This isn't about nostalgia or sentiment because in the NFL it rarely is. If it were just about the good ol' days, Matt Stover would walk away on his own terms, rather than get nudged out.
Then again, it is a little bit about going out on one's own terms. The Ravens are contemplating the first change at kicker in the franchise's history in town, and when Stover, a free agent, last week expressed his doubts that they really wanted him back, Ozzie Newsome quickly stepped in with an emphatic "We'll see."
That's OK. As long as the Ravens know exactly what they're replacing. As long as that replacement - Steve Hauschka, so tantalizing last season, or some other veteran who shakes loose this offseason - can do what Stover has done, not just 13 years ago, not just in the Super Bowl season, but also right up to the end of last season.
Uncomfortable about the Ravens having to carry two kickers on the roster so much of last season and about them doing it again this season? Face it: They had two on the roster that night in Nashville, in the AFC playoff game against the Tennessee Titans. Hauschka and his big leg, and Stover and his experienced leg. It was a tasty little subplot: If it came down to it, to whom would the Ravens turn? How long would such a fateful kick have to be to force them into that decision?
Answer: They got themselves close enough to make it a no-brainer, and Stover drilled the tie-breaking, game-winning, trip-to-Pittsburgh-clinching 43-yarder with 53 seconds left.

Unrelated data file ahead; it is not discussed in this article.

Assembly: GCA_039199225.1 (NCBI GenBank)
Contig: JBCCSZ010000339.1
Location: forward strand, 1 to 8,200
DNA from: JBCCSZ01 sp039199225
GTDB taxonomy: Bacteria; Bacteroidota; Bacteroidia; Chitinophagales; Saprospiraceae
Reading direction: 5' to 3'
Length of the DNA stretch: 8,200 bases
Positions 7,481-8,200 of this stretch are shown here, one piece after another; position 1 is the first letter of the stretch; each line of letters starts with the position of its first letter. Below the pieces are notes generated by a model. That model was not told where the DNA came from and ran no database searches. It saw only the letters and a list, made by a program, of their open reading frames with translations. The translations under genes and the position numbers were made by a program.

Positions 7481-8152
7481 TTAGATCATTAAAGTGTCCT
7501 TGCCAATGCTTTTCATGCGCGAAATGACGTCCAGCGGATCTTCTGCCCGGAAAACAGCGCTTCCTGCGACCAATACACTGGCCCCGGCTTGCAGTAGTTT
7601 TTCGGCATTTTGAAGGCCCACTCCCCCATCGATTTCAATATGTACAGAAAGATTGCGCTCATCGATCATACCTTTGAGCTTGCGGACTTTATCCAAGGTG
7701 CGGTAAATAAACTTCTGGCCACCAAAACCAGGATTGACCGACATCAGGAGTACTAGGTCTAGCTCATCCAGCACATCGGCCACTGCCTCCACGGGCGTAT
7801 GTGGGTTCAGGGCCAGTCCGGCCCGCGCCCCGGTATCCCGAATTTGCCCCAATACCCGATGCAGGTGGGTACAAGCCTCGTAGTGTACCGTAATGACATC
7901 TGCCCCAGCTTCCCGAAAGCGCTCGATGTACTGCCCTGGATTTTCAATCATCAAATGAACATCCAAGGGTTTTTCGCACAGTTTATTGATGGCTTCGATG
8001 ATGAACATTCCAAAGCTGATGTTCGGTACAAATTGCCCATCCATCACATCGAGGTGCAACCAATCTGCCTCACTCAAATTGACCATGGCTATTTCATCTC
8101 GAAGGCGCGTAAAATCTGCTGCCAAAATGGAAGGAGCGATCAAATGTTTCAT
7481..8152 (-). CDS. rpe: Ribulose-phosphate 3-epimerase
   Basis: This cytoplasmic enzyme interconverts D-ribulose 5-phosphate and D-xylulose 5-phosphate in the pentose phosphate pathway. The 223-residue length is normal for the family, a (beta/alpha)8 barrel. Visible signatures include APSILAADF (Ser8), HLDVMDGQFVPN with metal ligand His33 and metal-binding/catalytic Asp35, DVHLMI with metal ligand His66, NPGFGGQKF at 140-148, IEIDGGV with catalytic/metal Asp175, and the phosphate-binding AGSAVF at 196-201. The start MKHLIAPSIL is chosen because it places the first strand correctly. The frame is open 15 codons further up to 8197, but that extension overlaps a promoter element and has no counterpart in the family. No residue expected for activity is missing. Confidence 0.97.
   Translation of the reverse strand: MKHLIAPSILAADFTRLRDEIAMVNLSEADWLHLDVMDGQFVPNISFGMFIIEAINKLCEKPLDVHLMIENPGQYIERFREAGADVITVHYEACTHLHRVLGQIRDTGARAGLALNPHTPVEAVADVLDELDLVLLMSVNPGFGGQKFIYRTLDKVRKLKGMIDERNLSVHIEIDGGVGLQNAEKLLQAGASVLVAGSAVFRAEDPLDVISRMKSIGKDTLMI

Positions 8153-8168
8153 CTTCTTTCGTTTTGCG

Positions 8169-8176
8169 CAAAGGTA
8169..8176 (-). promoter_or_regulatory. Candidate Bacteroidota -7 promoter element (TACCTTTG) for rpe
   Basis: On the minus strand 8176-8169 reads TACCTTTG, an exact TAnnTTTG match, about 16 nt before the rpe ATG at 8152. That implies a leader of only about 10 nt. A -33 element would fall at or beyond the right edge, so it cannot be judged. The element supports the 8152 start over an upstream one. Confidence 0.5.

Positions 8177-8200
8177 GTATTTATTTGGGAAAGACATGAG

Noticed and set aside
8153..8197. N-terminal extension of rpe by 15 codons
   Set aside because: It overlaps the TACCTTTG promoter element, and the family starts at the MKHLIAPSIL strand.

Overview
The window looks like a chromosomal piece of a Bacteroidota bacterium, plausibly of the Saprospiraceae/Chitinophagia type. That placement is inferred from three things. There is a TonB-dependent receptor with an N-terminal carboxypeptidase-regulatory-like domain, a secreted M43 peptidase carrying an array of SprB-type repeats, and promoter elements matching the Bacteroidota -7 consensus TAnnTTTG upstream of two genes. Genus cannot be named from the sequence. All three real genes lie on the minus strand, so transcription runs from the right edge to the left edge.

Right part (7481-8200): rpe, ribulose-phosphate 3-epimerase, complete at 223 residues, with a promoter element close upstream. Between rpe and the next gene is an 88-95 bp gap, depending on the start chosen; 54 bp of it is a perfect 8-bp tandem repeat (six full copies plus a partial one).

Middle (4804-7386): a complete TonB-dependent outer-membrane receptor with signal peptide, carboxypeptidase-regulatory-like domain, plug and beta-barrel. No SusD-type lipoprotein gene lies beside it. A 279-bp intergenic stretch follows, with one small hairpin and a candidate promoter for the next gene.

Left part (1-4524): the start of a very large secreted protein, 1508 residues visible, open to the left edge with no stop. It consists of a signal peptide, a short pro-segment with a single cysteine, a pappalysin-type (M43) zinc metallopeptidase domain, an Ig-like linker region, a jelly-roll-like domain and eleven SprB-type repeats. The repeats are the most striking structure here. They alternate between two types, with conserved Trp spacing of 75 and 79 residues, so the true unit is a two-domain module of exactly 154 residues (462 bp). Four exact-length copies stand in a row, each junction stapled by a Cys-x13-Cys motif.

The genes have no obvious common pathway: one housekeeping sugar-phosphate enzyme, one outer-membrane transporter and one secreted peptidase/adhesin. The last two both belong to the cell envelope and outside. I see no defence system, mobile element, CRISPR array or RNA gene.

If Stover, at 41, is still good on the road in the cold from 43 in a playoff game, how badly does he really need to be replaced?
Or, to put it another way: Is Hauschka ready to make that kick? Maybe not for the next 18 years, the length of Stover's career, but at least for the next couple of years, when the window to the Super Bowl is wide open? Is Hauschka or John Carney or Matt Bryant or Mike Nugent or whoever?
That's the standard Stover set. You can't replace Ray Lewis with a guy who comes off the field on third down. You don't replace Jonathan Ogden with a guy who always needs help on passing plays. (Which Jared Gaither did not, by the way.)
The only way to find out about Hauschka, of course, is the way everyone found out about Gaither: put him out there and hope that whatever convinced you when the pressure wasn't on is still there when it turns on. When onlookers say, "Stover makes that."
The value of kickoffs can't be discounted, and Hauschka is better. He might truly be the kicking find of the decade; the 54-yard field goal he unloaded in Houston, almost on a whim, was as pleasant and surprising a moment from last season as any.
In the clutch, though, is when he'll determine whether he's worthy. That's how Stover carved his place in franchise and NFL history. Stover is still good enough, has done enough lately, to have earned the opportunity to either kick his way back onto the roster or kick his way off.
That's how he can go on his own terms: by staying until he's through, and not a moment less.
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